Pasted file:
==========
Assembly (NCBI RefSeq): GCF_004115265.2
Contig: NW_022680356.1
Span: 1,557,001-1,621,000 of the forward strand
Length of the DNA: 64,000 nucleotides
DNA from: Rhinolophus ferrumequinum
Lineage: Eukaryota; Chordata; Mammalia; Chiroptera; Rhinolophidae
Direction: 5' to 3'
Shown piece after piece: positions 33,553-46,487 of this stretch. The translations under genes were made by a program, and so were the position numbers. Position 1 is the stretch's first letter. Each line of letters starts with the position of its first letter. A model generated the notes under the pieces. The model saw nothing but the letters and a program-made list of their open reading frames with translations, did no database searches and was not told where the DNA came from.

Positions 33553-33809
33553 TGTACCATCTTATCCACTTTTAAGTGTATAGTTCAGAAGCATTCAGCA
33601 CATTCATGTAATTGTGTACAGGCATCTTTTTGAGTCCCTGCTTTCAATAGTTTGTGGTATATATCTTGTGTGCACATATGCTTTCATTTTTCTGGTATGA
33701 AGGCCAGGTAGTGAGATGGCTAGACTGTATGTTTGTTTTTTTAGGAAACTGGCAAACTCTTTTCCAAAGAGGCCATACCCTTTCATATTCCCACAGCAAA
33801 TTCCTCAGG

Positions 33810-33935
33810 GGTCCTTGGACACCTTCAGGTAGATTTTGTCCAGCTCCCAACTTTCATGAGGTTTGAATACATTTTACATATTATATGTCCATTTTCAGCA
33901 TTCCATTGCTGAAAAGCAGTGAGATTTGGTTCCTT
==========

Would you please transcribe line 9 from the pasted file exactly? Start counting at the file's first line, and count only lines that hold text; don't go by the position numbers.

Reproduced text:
Positions 33553-33809